“Data Driven Thinking” is written by members of the media community and contains fresh ideas on the digital revolution in media.
Today’s column is written by Greg Keller, Chief Operating Officer at LinkSmart.
Green arrows up. Red arrows down. The distillation of large amounts of data into simple information that users can understand and take action on has come a long way. While part of this evolution can be attributed to the way companies have brought data-intensive applications to market, the shift is also largely influenced by the rising business culture founded on questioning data. Companies who follow this philosophy seek employees who have the keen ability to see a leaf’s singular detail all the while understanding the complete forest of data that is available. This unique characteristic enables companies to not only gather data, but to also productize and manage in a valuable way that delivers those simple green arrows, pie charts, and graphs.
First, how did we get here? Today’s SaaS-based products are a far cry from their earlier predecessors. Moreover, the development teams assembling them are not the same breed of workers who once built applications for the primitive web or desktop. In the early 2000s, web applications and the databases storing and managing them, were highly structured and you had to know first what you wanted to store before bolting on application layers.
It was a meticulously calibrated affair of “measuring twice and cutting once” to ensure the requirements were well known in advance and the application was prepared to on-board the needed data. When these calculated updates were made, the development teams faced dangerous risks from the unknown, rippling effects of the application, costing both time and money. Add to these factors sub-par databases that were never built to handle large amounts of data efficiently and companies had the makings of a perfect data disaster storm.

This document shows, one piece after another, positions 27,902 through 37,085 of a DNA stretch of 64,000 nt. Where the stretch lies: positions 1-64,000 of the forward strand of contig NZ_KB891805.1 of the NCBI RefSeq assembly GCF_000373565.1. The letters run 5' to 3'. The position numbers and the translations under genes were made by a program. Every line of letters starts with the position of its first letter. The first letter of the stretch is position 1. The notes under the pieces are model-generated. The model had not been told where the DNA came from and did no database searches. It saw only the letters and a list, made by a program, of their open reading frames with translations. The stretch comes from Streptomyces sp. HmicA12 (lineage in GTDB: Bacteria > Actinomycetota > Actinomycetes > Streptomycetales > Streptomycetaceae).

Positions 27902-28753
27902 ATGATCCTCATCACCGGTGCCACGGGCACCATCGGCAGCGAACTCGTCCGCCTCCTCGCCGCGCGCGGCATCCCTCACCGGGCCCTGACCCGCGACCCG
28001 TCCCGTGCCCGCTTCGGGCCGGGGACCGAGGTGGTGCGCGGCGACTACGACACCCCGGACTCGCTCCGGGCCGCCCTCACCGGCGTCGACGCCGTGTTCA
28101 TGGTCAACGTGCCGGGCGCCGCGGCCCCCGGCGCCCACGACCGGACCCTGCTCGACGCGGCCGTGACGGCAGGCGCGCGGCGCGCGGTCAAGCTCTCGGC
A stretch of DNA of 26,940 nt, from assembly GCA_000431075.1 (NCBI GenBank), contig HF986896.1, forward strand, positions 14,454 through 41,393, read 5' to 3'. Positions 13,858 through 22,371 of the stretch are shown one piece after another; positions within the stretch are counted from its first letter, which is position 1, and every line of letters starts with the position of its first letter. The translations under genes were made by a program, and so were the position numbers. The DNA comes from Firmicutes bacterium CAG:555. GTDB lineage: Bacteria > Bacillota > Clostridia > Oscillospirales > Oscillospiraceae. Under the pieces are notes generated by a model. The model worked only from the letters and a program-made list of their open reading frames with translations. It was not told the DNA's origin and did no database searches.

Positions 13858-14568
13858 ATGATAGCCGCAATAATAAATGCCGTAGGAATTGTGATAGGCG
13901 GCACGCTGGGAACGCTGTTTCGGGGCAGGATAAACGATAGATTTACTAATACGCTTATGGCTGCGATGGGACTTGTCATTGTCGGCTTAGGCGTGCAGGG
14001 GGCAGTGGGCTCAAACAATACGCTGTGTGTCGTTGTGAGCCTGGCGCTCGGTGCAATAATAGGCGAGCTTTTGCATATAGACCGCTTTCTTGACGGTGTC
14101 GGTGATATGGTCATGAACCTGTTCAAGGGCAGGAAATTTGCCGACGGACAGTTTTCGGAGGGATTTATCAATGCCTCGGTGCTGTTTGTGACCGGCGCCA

To the relief of developers everywhere, much has changed on the technology front in a short period of time to accommodate this fast growing scale. We’ve seen the Web inflate exponentially in a decade, witnessing it move from the desktops we were once tied to, right into the palms of our hands. With widespread access to the web, the data that can now be generated is so vast it’s almost incomprehensible. The old way of building software applications is now arcane if not impossible...like pushing the proverbial stone up a muddy hill. Instead, clicks, swipes, user interaction data and more can now be easily consumed through applications.
So what does this all mean for the future? With the rapid availability of data collection and tools there is a radical juxtaposition in the way teams plan and develop their application strategies. Today’s rule of thumb for many start-ups is ‘Just get the data. Fire-hose it in and we’ll learn how to productize it later.’ Large-scale data storage systems are now freely available to manage this seemingly endless stream of web-generated data and with open-source systems like Cassandra and Hadoop now responsible for storing, scaling and processing voluminous data, companies have many options to choose from. It has never been easier to utilize "the cloud" efficiently and inexpensively.
As our software building blocks have matured, the developer teams building the systems are trailblazing a new frontier. These folks and the culture they are inspiring within organizations are the most exciting things about this period of the Web -- above and beyond the technologies available. Successful organizations will find ways to attract such dynamic, forward thinking people to thrive and compete in the emerging big data culture.